Dengue Fever

A flyer fell out of a package of trash bags so I picked it up. I know that there is dengue fever in Panama, and that the authorities are working hard to prevent it and educate people on mosquito control. I have heard that they are even going house to house in some areas to check for standing water and to be sure people understand what they need to do.


dengue1HIT BACK HARD at DENGUE

What is dengue? A viral illness which can be serious or not. Transmitted by the mosquito Aedes aegypti.

Dengue can start with:

  • fever
  • pain en the muscles, bones, and joints
  • headache and pain behind the eyes
  • vomiting and diarrhea
  • rough and/or red skin
  • malaise

Dengue with warning signs

  • abdominal pain
  • persistent vomiting
  • difficulty breathing
  • bleeding gums and/or feces
  • drowsiness and/or irritability

If you have any of these symptoms, get help quickly at the nearest health facility. Do not self medicate.

Prevention:

Eliminate the hatcheries of the mosquito Aedes aegypti:

  • Eliminate containers where water can accumulate like: bottles, cans, cups, bowls, plastics, saucers, vases, tires
  • Empty, clean and brush the water tanks and drinks of pets daily
  • Cover the water storage tanks (plastic or metal) so they are airtight. Before filling them with water, brush to remove possible eggs of mosquitoes.
  • Clean the channels (canals?) periodically
  • It is recommended to use nets, mesh in doors and windows

dengue2ELIMINATE THE BREEDING SITES,
WASHING AND CLEANING

Beverage packaging, cartons, and cans.

Tires

Pet drinks

Dishes of planters

Scrap

Dish rack

For your Health: No breeding areas, Eliminate them to avoid the dengue

 

 

 

 

 

 


I seem to be on a dangerous bug thing this week. This is important though. I don’t believe there is much dengue in our area, but I know it is a concern in most tropical areas worldwide. I have also heard that if you get it a second time, it can be much more serious. It is even recommended that if an expat gets it, they return to the US or wherever they are from to avoid a second exposure. For me, I think this would be even worse than getting sick.

800px-Aedes_aegypti

This is a Wikipedia photo of the aedes aegypti, the mosquito that can carry dengue (and also some other diseases). They are easy to spot because of the white bands on their legs. We see very few mosquitoes here, thankfully, but I have seen these occasionally.

May we all stay healthy!

We are headed to Puerto Jimenez, Costa Rica for the weekend. I promise, no more bugs! Well, not unless I see something really interesting and pretty 😀

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About Kris Cunningham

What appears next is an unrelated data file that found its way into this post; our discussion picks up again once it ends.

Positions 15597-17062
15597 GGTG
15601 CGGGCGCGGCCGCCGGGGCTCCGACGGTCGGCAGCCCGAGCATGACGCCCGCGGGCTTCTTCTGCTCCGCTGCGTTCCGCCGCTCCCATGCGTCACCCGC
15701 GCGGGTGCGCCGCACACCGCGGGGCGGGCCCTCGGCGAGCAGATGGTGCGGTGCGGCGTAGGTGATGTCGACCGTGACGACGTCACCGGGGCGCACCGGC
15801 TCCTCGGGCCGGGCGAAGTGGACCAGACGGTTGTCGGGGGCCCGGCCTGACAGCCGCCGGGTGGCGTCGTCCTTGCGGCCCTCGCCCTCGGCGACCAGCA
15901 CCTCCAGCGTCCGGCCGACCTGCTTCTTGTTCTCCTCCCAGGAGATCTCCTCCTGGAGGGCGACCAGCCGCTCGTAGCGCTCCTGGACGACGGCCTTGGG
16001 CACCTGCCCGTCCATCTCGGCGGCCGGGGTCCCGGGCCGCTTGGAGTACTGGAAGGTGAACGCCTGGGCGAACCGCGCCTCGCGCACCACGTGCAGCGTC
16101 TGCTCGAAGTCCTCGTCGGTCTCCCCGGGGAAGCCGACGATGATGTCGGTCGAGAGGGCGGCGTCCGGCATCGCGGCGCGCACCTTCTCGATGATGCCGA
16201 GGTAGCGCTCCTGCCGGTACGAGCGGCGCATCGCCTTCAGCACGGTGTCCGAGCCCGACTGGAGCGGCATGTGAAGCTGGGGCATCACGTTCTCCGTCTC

We live in David, Chiriqui Provence, Republic of Panama! This blog is about some of our experiences in our new country.
This entry was posted in health care, insects, Miscellaneous, Panama and tagged , , . Bookmark the permalink.

36 Responses to Dengue Fever

  1. cindy knoke says:

    My brother got this in Fiji. Nothing to mess with. Use your deet!

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  2. Ron, our son Cory, and I all had Dengue Fever. No wonder they call it break back fever. The worst was the pain behind my eyes. They felt as if they were going to burst out of my head. We couldn’t do anything for weeks. It’s kind of scary thinking about getting it again because it will be the hemorrhaging type. YIKES! Keeping our fingers crossed.

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  3. oldsalt1942 says:

    I got it when I was in the Rio Dulce of Guatemala back in ’92. Pain? My eyelashes hurt! I have no idea what my fever was as I lay on my bunk in my boat at anchor, in and out of sensibility. At that time there was also a cholera epidemic in the area, so, like all the cruisers I’d stocked up on re-hydration salts (dehydration is how cholera kills you) and during my lucid moments I’d drink as much of the stuff as I could before lapsing into semi-consciousness again. The worst of it lasted almost three days. When it was over I’d lost so much weight that I literally had to tie my pants on since my belt wouldn’t cinch up tight enough.

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    • That sounds like an especially awful weight loss method, especially for someone who doesn’t have weight to lose. Are you afraid of getting it again here? It seems if you were that terribly sick before, a repeat would be a very bad thing.

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      • oldsalt1942 says:

        There are some things that just aren’t worth worrying about. Getting dengue again isn’t something I care to worry about. Getting the flu scares me a lot more when the tourists descend in the winter from the flu-ridden U.S.A.

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  4. I think they had a few cases in Florida last year. Sounds absolutely dreadful but hopefully increased awareness cuts down the breeding sites!